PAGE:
Hong Kong's Securities and Futures Commission has banned former Goldman Sachs (Asia) partner Tim Leissner from working as a securities and financial adviser in the city for life, in relation to the 1 Malaysia Development Berhad (1MDB) corruption scandal.
Tim Leissner, Goldman Sachs's former Southeast Asia chairman, pleaded guilty in August 2018 to criminal charges brought by the United States Department of Justice against him for conspiring to commit money laundering and to violate the Foreign Corrupt Practices Act, the Hong Kong Securities and Futures Commission said in a statement.
"Leissner's conduct demonstrates a serious lack of honesty and integrity and called into question his fitness and properness to be a licensed person," the SFC said.
Leissner’s conduct demonstrates a serious lack of honesty and integrity and called into question his fitness and properness to be a licensed person"
In March, Leissner was banned for life from the U.S. finance industry by the U.S. Federal Reserve, the country's central bank, after he admitted bribing officials in Malaysia and the United Arab Emirates to get bond deals for Goldman Sachs. The banker, who is free on bail and has yet to be sentenced, could face prison.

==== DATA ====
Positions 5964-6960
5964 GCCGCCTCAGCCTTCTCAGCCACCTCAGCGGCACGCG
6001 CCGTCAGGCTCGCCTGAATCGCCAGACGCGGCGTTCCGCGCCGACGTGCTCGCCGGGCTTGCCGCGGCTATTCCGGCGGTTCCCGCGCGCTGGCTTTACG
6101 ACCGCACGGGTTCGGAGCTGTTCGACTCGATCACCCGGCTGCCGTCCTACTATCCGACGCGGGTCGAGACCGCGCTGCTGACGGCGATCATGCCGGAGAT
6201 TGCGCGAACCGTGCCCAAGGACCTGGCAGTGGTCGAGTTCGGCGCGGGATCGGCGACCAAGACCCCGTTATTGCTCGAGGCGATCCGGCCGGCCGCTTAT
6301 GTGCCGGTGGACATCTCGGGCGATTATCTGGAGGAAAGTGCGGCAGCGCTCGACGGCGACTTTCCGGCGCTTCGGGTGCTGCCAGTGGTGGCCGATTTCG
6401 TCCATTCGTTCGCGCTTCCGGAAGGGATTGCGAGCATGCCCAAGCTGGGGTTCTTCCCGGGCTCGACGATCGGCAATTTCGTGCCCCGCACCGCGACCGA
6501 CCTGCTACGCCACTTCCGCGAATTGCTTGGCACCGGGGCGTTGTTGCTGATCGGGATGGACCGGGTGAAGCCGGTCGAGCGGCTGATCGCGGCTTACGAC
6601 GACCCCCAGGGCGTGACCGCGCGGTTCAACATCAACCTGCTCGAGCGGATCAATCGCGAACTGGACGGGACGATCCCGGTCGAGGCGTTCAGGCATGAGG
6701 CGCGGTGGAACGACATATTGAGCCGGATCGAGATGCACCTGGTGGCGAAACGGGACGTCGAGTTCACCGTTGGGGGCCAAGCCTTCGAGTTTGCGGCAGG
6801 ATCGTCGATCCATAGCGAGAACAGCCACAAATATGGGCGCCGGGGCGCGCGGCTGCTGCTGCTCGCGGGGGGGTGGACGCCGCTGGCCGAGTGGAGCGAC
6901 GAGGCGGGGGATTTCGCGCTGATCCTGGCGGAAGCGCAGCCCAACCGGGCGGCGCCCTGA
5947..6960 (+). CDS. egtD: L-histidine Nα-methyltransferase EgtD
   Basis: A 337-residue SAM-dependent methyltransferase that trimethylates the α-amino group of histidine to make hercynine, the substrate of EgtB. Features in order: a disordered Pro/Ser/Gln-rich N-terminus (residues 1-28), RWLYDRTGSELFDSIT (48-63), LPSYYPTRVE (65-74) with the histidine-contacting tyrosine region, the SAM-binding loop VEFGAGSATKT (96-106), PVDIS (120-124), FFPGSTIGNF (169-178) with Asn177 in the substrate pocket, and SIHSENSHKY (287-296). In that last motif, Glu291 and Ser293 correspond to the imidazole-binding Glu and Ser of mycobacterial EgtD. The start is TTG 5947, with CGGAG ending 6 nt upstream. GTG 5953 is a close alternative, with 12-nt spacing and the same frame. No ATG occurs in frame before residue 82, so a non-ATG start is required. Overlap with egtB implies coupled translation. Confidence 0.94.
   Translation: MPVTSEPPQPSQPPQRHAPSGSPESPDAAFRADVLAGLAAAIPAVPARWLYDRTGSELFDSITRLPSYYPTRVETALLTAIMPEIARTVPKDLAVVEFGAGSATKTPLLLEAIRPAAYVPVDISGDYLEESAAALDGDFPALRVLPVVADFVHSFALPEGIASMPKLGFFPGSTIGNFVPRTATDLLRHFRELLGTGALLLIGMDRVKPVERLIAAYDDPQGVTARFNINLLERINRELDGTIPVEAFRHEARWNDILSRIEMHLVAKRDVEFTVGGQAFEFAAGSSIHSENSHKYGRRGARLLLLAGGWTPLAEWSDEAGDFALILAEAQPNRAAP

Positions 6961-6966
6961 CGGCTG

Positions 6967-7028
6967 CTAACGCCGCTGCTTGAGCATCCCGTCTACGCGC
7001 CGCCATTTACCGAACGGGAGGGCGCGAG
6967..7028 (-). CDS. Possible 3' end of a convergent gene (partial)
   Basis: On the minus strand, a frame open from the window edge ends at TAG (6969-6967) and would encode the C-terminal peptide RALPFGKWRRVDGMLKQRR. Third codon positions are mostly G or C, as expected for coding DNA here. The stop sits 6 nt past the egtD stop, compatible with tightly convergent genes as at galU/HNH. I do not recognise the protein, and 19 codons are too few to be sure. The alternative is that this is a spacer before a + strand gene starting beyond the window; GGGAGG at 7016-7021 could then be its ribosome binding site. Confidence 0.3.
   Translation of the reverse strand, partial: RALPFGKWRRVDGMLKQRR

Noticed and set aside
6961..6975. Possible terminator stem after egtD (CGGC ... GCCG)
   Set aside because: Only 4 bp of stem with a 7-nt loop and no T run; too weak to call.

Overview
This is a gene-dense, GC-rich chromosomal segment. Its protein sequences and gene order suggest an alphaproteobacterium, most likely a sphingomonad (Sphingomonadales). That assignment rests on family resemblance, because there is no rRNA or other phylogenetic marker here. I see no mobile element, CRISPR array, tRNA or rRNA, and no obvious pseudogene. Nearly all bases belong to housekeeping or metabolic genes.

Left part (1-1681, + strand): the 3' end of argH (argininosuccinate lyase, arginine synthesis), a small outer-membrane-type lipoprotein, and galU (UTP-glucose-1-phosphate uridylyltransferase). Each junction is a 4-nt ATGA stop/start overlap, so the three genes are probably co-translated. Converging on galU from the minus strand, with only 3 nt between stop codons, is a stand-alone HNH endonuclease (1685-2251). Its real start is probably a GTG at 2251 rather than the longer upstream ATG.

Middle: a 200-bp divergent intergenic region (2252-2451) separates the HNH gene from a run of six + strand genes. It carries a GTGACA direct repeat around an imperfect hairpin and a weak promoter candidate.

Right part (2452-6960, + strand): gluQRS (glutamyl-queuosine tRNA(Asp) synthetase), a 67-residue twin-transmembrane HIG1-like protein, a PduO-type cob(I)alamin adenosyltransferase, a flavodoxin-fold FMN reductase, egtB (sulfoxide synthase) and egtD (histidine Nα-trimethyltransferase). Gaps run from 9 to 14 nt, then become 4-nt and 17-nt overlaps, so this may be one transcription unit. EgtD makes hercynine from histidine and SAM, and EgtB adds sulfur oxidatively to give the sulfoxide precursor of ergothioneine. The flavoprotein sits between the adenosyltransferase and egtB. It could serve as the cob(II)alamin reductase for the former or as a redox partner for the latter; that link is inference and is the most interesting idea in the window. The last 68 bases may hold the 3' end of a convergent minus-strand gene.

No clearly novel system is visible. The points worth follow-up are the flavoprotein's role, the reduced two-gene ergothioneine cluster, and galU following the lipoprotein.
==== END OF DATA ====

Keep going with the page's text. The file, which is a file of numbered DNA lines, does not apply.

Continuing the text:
According to the Department of Justice, $4.5bn was siphoned from 1MDB between 2009 and 2014, a period in which Leissner was licensed by the SFC.
He was licensed by the SFC between April 1998 and February 2016, covering the period between 2009 and 2014, during which he is said to have conspired with others to get business from 1MDB for Goldman through bribes and kickbacks to government officials in Malaysia and Abu Dhabi.
1MDB is an insolvent state fund owned by Malaysia's government, which claimed to have founded the fund to forge global partnerships and promote foreign direct investment. Former Malaysian Prime Minister Najib Razak faces criminal charges related to losses at the fund, and has pleaded not guilty.